CALGARY - The Alberta government said Thursday it will slash its royalty take from oil and gas producers, many of whom responded to a new regime introduced a year ago by moving their investment elsewhere.

"We can't pretend that oil and gas investment levels haven't eroded or that we don't have a responsibility to current and future generations of Albertans to address that," Energy Minister Ron Liepert said.

The maximum rate for both natural gas and oil had been 50 per cent, but the cap will be 40 per cent for oil and 36 per cent for gas.

An incentive program introduced last year to dampen some of the effects of the new royalty framework will be permanent. A five per cent royalty rate for new oil and gas wells during the first year of production was to have expired in 2011.

The government still needs to consult with industry precisely how royalty rates will be calculated, and those elements will be finalized by the end of May. The changes will take effect in January 2011.

The changes are expected to reduce revenue from royalties by about $828 million between now and 2013, but much of that is expected to be offset by the higher land sales and taxes that will result from the increased activity. The net reduction in revenues works out to just under $200 million.

Premier Ed Stelmach said the changes will benefit Albertans in the long-term.

"The piece of the pie may be smaller, but we're growing a much larger pie," he told reporters at a news conference.

"It's the economic activity that makes the difference, so there are so many things that go into the calculation of the quality of life for Albertans the return on the investment."

Bev Reuteman, the controller at Nelson Bros. Oilfield Services, said she was pleased by the announcement.

"I think any revision to that royalty program will benefit the oilpatch," said Reuteman, who has spent 25 years in the energy-centred town of Drayton Valley, Alta. "I think it's a good thing. Better than nothing at all."

"Is it enough? I guess time will tell," she said, noting that there has been an increase in oilfield activity since the fall.

In 2007, Alberta appointed a panel to look into whether citizens of the province were getting a fair shake from the royalty regime. That resulted in a report entitled Our Fair Share that recommended the province hike its royalty rates.

The energy industry railed against the changes, and moved much of its investment to neighbouring British Columbia and Saskatchewan. Some tweaks were made to the regime in response to the economic downturn.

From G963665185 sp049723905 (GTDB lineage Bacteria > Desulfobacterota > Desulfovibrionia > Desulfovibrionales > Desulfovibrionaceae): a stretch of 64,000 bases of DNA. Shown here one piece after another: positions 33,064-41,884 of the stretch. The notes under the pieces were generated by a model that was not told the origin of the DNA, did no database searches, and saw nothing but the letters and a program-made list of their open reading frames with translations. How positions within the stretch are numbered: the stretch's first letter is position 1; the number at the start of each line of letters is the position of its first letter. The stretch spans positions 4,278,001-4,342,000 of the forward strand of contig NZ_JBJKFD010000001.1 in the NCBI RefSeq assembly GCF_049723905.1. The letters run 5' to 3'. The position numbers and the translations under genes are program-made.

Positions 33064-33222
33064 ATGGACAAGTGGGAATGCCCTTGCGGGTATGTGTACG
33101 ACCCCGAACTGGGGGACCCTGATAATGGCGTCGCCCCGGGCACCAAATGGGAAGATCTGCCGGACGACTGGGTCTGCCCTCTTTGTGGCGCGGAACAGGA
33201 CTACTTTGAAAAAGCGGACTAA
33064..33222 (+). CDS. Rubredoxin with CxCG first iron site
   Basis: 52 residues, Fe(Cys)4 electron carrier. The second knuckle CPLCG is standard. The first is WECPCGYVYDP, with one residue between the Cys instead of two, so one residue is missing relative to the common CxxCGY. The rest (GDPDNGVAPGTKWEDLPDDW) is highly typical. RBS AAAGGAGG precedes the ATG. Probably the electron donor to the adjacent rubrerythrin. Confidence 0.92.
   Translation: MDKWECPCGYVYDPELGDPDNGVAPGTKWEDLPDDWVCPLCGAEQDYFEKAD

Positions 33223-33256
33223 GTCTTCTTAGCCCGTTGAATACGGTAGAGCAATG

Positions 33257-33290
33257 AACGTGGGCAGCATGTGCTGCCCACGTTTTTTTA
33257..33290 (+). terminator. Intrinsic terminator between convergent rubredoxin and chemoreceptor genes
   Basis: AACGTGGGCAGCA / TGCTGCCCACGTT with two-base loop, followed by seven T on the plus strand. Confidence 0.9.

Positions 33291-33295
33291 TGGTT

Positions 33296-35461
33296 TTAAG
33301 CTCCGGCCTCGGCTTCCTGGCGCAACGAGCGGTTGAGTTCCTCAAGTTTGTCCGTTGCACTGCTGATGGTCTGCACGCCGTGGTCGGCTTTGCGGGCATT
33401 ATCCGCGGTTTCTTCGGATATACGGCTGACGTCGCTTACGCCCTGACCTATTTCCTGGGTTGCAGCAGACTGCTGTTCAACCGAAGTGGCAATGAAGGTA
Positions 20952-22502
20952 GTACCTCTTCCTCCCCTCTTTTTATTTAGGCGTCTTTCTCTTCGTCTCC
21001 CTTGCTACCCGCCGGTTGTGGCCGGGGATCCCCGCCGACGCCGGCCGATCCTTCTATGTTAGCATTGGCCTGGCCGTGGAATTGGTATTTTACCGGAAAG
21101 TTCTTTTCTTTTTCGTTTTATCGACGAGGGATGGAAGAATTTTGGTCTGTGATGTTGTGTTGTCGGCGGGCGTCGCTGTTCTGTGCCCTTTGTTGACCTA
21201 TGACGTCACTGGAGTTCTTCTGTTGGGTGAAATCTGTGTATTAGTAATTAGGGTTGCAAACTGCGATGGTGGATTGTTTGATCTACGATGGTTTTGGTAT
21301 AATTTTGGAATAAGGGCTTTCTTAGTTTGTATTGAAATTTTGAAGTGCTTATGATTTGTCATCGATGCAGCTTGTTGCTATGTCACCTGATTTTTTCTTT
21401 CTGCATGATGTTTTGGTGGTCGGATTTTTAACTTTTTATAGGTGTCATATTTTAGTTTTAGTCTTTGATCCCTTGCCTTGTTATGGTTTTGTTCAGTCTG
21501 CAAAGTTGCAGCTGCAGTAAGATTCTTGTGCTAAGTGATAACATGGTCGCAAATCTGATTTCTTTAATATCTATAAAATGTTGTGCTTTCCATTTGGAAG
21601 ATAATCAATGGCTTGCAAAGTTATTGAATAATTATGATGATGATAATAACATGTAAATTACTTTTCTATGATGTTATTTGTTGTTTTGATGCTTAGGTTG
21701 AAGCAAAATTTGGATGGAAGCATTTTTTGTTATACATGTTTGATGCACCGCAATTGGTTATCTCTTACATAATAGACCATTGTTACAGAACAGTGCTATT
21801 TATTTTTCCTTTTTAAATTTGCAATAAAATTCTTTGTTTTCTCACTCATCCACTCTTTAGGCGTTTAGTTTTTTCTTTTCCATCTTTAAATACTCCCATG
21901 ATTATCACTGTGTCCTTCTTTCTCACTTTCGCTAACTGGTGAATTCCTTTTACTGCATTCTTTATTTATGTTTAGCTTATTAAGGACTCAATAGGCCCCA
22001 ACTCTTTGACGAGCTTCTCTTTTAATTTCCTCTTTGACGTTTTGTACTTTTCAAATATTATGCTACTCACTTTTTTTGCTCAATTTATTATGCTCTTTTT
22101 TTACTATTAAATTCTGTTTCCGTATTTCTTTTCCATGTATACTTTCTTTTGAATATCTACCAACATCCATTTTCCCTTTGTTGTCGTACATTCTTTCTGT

When asked whether the province should have overhauled the program sooner, Liepert said the government is trying to move forward.

"I can't do anything about yesterday. I can only do something about tomorrow," he said.

The province also said it wanted to streamline its regulatory regime by avoiding duplication with various departments involved in the approval process.

Environment Minister Rob Renner said Alberta will also look at what other provinces have done to speed up regulatory approvals.

"I don't think we have to re-invent the wheel," he told reporters on his way into the legislature Thursday. "If someone's got a great idea, then I'm not ashamed to steal it."

The changes were a good step toward mending the province's relationship with the energy industry, said Dave Collyer, president of the Canadian Association of Petroleum Producers.

"I don't think you restore credibility and trust overnight. But I would say that both the substance of what's been announced today and the tone in which it's being announced are both very positive steps in that direction," he said.

Gary Leach of the Small Explorers and Producers Association of Canada said his group didn't get everything it wanted - like certainty on how royalty rates will be calculated - but that overall the announcement was positive.

"I think the sentiment is that this is going a long way towards restoring a level of trust with the government," he said.

The royalty changes were a hot topic in the legislature Thursday as the government faced some pointed questions.

"Why has this government folded like a cheap tent on oil and gas royalties when faced with industry pressure," said NDP Leader Brian Mason.

"The government, afraid for its political life, has sold out the interest of Albertans who own the resources in favour of its friends in the oil and gas industry."

Danielle Smith, the leader of the right-of-centre Wildrose Alliance party, told reporters the new royalty framework was the worst policy for Alberta since Pierre Trudeau's National Energy Program three decades ago.

"The fact that it was a wrong decision is proven in the fact that it took five major adjustments over the course of last year to try and get it right," she said.

"It looks like they've made some pretty good changes here. They may not have gotten the whole thing right but at least it shows they finally are listening."

-with files from Jim Macdonald in Edmonton.



Latest From ...